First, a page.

Saunders, Real Estate, Hamptons

Hamptons Life

Mar 29, 2010 1:31 PMPublication: The East Hampton Press & The Southampton Press

At home with Joe Pintauro and Greg Therriault

Mar 29, 2010 1:31 PM

It’s not uncommon for East Enders to own more than one home, but it is rare when a couple’s vacation home sits adjacent to their primary residence. Such is the case for award-winning writer and artist Joe Pintauro—who is perhaps best-known as a playwright—and his partner, Greg Therriault, a former potter who is now a psychotherapist.

The couple, who met in Sag Harbor and have been together for more than 30 years, delight in the unusual distinction of owning two neighboring homes in Sag Harbor Village, both of which they live in and enjoy. The two farmhouses are practically mirror images of one another in structure, but definitively different in design—the primary residence is chock-full of antiques and personal collections while the secondary “vacation” house is ultra-modern and sleek inside.

In keeping with the styles of the two residences, there are two outbuildings on the land as well, each complementing its anchor house. A small “Ruskinian Gothic” carriage house, once a boat house, and now Mr. Pintauro’s favorite place to work (he’s a 2008 Guild Hall Lifetime Achievement Award winner, among other distinctions), sits next to the main house. Across the back lawn is a neoteric pool-side guest suite for the secondary residence.

During a recent interview and subsequent tour of the homes and outbuildings, Mr. Pintauro reported how he came to possess the compound.

“I bought it in the 1960s from the money made from my poetry books ... It was a long time ago when things were cheap,” he said. “It’s a luxury but we love it.”

The two homes were built in the 1870s, according to Mr. Pintauro, though he and Mr. Therriault are only the second family to live in the primary residence, a charming, two-story farmhouse filled with light, love and antiques—many of the pieces preserved from the original owners of the house.

“We didn’t want to violate the real old authentic character of this place,” Mr. Pintauro said. “The aesthetics of it are very satisfying, very livable.”

In fact, the last person who lived in the house before Mr. Pintauro purchased it was Gladys Bassenden. She not only provided the house with a staggering collection of antique furniture and rugs, but also with scads of the latest fashions from the early 1900s (she had been a milliner). Additionally, until she died Ms. Bassenden until kept in touch with Mr. Pintauro and Mr. Therriault and advised them on the care and upkeep of the property.

“Gladys would always call me up around February 15 and say, ‘I want to remind you it’s time to cut back the grapes, don’t wait too long.’ Then she would call on Christmas Eve and say, ‘Where are you going to put the Christmas tree? It should go in the small dining room.’ So we would put it there,” Mr. Pintauro recalled fondly.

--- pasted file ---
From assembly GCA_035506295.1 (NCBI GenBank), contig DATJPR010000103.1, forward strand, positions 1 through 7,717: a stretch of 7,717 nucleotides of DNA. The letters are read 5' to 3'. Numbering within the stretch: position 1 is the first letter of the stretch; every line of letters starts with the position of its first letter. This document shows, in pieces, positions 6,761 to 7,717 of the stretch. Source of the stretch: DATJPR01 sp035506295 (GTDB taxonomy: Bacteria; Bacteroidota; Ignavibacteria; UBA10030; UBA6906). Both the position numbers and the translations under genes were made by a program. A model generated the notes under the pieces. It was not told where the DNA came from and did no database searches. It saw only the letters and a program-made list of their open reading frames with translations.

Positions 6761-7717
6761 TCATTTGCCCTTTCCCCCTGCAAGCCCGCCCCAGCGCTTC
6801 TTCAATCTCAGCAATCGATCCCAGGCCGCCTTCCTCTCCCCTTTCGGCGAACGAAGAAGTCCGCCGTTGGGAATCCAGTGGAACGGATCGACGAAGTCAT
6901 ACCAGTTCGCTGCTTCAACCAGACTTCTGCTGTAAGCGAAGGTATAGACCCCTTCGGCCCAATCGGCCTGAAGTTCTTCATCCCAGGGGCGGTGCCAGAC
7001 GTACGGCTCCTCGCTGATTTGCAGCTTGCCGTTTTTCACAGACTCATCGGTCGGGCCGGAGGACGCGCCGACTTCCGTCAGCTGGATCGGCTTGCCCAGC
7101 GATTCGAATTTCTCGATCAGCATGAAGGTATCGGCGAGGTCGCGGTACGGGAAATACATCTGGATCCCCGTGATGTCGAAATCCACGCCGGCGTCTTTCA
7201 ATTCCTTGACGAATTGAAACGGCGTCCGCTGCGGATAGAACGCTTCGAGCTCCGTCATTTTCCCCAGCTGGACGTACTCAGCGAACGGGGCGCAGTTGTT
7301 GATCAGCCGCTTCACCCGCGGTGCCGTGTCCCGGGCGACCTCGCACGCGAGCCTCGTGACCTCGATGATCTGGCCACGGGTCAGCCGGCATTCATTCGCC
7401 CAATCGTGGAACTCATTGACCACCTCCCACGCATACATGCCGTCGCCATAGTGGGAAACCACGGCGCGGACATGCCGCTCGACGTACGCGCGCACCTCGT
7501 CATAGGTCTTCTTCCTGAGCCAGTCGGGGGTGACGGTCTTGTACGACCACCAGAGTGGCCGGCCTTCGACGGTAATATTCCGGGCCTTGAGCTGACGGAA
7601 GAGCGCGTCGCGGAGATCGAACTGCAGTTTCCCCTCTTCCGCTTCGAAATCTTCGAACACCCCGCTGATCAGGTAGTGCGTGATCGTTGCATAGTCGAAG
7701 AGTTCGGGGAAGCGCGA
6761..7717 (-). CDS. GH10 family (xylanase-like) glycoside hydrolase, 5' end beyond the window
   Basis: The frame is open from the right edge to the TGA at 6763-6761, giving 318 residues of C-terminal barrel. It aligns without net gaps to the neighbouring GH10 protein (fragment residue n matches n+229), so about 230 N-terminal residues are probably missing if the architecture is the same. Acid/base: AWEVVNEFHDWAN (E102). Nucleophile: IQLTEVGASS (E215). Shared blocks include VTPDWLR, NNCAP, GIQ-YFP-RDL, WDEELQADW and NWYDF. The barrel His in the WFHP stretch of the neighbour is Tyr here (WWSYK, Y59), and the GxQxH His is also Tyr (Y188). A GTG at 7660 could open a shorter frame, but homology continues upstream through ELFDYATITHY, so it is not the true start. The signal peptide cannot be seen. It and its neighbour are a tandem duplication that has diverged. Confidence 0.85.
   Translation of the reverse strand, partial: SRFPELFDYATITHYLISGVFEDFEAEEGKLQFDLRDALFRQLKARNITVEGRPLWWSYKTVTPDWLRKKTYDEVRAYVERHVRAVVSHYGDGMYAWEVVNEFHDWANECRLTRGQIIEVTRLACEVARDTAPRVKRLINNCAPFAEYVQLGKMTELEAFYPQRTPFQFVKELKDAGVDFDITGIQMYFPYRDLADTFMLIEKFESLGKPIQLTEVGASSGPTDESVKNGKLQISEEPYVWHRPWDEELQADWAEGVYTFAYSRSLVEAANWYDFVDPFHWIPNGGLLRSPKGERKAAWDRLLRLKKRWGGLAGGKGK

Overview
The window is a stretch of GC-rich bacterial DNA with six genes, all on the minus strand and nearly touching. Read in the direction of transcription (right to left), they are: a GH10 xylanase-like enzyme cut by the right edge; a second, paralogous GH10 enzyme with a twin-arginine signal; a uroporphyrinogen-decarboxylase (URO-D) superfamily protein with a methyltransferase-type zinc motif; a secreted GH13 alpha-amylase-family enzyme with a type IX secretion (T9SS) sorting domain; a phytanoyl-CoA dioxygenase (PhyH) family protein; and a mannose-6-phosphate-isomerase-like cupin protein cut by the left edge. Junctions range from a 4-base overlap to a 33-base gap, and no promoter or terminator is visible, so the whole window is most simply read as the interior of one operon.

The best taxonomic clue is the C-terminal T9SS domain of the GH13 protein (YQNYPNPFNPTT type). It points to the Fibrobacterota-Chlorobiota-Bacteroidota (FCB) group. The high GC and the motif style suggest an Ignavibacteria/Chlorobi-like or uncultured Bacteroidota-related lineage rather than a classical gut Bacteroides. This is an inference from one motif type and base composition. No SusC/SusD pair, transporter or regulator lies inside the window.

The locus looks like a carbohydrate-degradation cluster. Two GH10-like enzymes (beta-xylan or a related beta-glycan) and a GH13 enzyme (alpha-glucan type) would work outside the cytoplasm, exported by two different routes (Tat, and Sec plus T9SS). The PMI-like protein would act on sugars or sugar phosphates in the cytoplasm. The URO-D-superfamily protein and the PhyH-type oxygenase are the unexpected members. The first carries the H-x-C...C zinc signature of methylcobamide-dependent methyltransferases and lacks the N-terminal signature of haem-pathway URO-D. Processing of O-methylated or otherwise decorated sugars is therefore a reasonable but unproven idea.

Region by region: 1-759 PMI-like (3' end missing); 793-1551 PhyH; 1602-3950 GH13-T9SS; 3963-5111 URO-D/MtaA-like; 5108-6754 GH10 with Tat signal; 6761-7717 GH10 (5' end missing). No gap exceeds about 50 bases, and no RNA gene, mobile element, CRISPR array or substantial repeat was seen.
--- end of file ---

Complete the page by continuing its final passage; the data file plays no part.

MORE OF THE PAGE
Some of Ms. Bassenden’s other contributions come in the form of antique, handmade Persian rugs, which grace the wooden floors of both homes. The coverings, which she referred to as “rain rugs,” had been stored in the attic to use in case of inclement weather, according to Mr. Pintauro.

“She used all new rugs in the house, those were the ‘good rugs’ to her,” he said. “But to protect them, she’d roll those all up and put out the ‘rain rugs,’ these beautiful Persians.”

For a while, the couple preserved Ms. Bassenden’s possessions but eventually decided that displaying her pieces would be more fitting with her wishes.

“We started bringing everything down from the attic and mixing it in,” Mr. Pintauro said, adding that he, Mr. Therriault and their frequent guests have found great joy in many of Ms. Bassenden’s leavings.

“There are trunks up there full of old, amazing hats,” he said. “We’ve had parties where people go up there and come down looking like Miriam Hopkins.”

The two men have such respect and tender feelings for the former owner that they keep a painting that she made in the house. And a small picture of her hangs in their dining room.

“Keeping the house this way comes out of that feeling of really not wanting to do too much damage to Gladys, who’s now long dead, to her idea of this house,” Mr. Therriault said.

“The house is so full of fantastic memories,” Mr. Pintauro added. “This is kind of like a little time capsule house, it gives us extreme personal satisfaction ... It’s like a nest. You bring your straws in and you make it what you want it to be.”

Lovingly filled with an assortment of furniture and objects from the couple’s former homes in Key West, Florida and Manhattan, as well as from their world travels and, of course, from some pieces from Ms. Bassenden—including antique finds, French pieces, Persian rugs, an Italian Murano glass chandelier and whaling artifacts—the home is reminiscent of an airy Key West bungalow.

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Absolutely stunning!! Thank you for sharing your beautiful home with us. And here's to another 30 years together...
By MaryMac (43), Riverhead on Apr 2, 10 8:31 AM
All those who buy an address, demolish History, and Character, take heed.

From the bottom of my heart, thank you.
By Mr. Z (11847), North Sea on Apr 2, 10 1:56 PM
Thanks for sharing your charming hosue and beautiful story with us. Priceless!!
By unelana (29), North Wales on Apr 7, 10 10:21 AM